NAE President John L. Anderson Imparts Life Lessons and the Keys to Creating the New Engineer at UF

Originally posted on the Herbert Wertheim College of Engineering website.


The Herbert Wertheim College of Engineering and the Engineering Leadership Institute (ELI) hosted Dr. John L. Anderson, Ph.D., president of the National Academy of Engineering (NAE), for the seminar “The Future of Engineering and Computer Science” on February 21. The seminar series brings world-class leaders in industry and academia to UF as part of the engineering leadership development program of the ELI. Distinguished speakers like Dr. Anderson have been featured through the Linda Parker Hudson Engineering Leader in Residence Program, which has provided UF engineering students with firsthand engagement opportunities from eminent thought leaders since 2016.

Dr. Anderson is a former president of the Illinois Institute of Technology. He was provost and executive vice president at Case Western Reserve University, and he also served as dean of the College of Engineering at Carnegie-Mellon University. A renowned chemical engineer, he was elected to the NAE in 1992 for his contributions to the understanding of colloidal hydrodynamics and membrane transport phenomena. His tenure as president of the NAE, which began in 2019, has been characterized by his vocal advocacy for engineering as a force for societal good.

“Engineers are supposed to serve society,” Dr. Anderson said. “If we do something that harms society, we are responsible. Do we get enough education in [the study of] unintended consequences, in serving society’s needs? You won’t know society’s needs unless you integrate an understanding of the social sciences.”

Dr. Anderson emphasized various ‘abilities’ expected of every bachelor’s-level engineering graduate, which relies heavily on leadership qualities such as the ability to communicate effectively to a range of audiences, recognizing ethical and professional responsibilities, and functioning on collaborative, diverse teams to achieve goals and meet objectives. “The thing that distinguishes engineering isn’t analysis, but creativity,” he told an audience of engineering students and faculty at the special seminar. “When you walk around your new engineering building* all you see are the maker spaces and labs where you can do things. The difference between science education and engineering education is that the latter isn’t about knowing; it’s about ability — doing. And that creativity is a direct function of diverse life experiences and a multiplicity of perspectives. More input — bigger sample size — will always result in better decisions, better outcomes and better leadership.”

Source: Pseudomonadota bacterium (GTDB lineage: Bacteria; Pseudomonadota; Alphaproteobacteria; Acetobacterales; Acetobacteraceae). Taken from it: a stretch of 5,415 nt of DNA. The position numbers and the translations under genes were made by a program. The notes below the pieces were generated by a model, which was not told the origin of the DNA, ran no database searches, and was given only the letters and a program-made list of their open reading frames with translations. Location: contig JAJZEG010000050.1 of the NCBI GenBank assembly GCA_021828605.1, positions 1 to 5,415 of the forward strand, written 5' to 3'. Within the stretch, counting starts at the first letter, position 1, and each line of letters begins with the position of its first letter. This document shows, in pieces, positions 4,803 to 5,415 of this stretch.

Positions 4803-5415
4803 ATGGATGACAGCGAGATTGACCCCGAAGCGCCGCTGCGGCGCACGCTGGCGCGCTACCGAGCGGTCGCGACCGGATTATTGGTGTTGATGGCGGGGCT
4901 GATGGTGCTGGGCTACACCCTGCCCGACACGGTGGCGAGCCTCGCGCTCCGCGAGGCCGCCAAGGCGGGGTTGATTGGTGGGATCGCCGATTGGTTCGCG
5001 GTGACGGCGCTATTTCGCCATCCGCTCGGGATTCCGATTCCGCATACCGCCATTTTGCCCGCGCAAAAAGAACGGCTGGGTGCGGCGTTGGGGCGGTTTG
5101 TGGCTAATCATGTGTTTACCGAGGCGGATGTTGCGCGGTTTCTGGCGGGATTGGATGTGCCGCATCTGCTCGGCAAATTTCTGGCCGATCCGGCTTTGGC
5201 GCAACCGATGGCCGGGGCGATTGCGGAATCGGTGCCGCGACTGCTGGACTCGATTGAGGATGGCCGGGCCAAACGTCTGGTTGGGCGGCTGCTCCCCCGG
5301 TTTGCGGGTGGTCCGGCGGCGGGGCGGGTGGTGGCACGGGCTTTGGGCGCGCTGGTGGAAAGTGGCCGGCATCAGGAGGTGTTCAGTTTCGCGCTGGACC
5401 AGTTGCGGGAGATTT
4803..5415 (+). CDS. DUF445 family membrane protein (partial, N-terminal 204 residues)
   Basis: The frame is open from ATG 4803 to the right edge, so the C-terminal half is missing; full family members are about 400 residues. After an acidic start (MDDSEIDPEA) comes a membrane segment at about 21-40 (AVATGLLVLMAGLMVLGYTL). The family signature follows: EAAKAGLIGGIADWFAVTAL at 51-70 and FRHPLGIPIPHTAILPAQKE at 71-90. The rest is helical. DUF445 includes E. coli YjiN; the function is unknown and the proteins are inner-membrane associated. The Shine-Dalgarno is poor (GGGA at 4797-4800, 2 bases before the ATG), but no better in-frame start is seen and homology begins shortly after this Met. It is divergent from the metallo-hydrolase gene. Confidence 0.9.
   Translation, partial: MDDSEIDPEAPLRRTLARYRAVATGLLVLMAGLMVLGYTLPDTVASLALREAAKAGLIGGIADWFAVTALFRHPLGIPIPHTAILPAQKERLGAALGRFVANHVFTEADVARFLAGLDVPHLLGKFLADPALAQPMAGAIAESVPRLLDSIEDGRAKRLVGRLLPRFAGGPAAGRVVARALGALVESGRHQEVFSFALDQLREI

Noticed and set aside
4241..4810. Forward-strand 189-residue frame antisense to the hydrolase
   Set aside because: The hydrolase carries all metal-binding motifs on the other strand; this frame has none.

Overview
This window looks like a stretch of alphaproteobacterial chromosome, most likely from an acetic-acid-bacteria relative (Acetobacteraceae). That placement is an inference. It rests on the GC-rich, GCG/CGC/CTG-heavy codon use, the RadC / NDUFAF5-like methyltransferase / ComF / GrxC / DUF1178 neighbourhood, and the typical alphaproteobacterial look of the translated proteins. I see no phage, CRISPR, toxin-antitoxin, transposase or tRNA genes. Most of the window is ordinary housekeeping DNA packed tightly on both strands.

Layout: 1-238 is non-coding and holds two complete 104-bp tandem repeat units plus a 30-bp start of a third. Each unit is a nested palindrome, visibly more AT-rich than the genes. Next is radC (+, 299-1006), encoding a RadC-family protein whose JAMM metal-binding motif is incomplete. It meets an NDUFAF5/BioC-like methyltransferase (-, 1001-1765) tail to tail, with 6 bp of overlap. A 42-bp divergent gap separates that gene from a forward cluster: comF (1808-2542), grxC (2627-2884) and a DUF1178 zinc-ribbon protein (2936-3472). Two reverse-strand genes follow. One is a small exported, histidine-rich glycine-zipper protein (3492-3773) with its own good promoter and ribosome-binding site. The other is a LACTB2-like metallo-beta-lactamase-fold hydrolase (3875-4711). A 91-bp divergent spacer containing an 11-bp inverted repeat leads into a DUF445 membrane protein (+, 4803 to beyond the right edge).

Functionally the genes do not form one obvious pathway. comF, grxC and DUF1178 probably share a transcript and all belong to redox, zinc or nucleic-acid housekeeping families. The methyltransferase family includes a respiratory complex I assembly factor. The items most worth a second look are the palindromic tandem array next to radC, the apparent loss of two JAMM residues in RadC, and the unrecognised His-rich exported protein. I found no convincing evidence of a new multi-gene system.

Citing a movement in the 1970s that saw more women enter the engineering disciplines, Dr. Anderson said he hopes to see the culture further adapt to make certain engineering fields like computer science more balanced by diversity including gender. In 2019, only 13.3 percent of computer science bachelor’s graduates were women.

One person responsible for boldly pushing into those frontiers is UF alumna Linda Hudson (ISE ’72), a giant in the world of both business and engineering who helped pioneer the gradual shift toward a higher representation of women in engineering fields historically dominated by men. Her passion for accelerating the success of future engineering leaders through her establishment of the Engineering Leader in Residence Program is only rivaled by her innumerable professional accolades and achievements. Retired as Chairman and CEO of The Cardea Group in 2020, Hudson is also a former CEO of BAE Systems. She has been one of Washingtonian magazine’s 100 Most Powerful Women in Washington, Fortune magazine’s 50 Most Powerful Women in Business, and was dubbed the “first lady of defense” by The London Sunday Times, having built a stellar career as a C-suite leader in engineering, consulting, and the defense and aerospace contracting industry.

In 2019, Hudson was elected to the National Academy of Engineering for her leadership in the development and production of military systems, and for mentoring and developing future engineering leaders. Her philanthropy and tireless advocacy at UF have helped forge the way for the next wave of female engineering standouts like Dr. Michele Manuel (BSMSE ’02), Ph.D., a newly minted member of the NAE, who will take her place alongside fellow UF alumna Hudson in the prestigious company of the Academy in October. Dr. Manuel is the Rolf E. Hummel Professor of Electronic Materials and chair of the Department of Materials Science & Engineering (MSE) at the University of Florida. Her appointment as MSE chair in 2017 made her the first woman and person of color to hold the position of Department Chair in the department’s 60-plus-year history.

Joining Dr. Manuel in her election to the NAE is fellow UF Materials Science and Engineering alumna Dr. Deepika Singh, the founder and former CEO of Sinmat, a company specializing in novel planarization processes for the semiconductor chip industry. In 2020, she saw Sinmat through a very successful exit and acquisition by a leading global supplier of chemicals and advanced materials. She is a recipient of numerous awards including more than 30 patents and four R&D100 awards — also known as the “Oscars of invention.”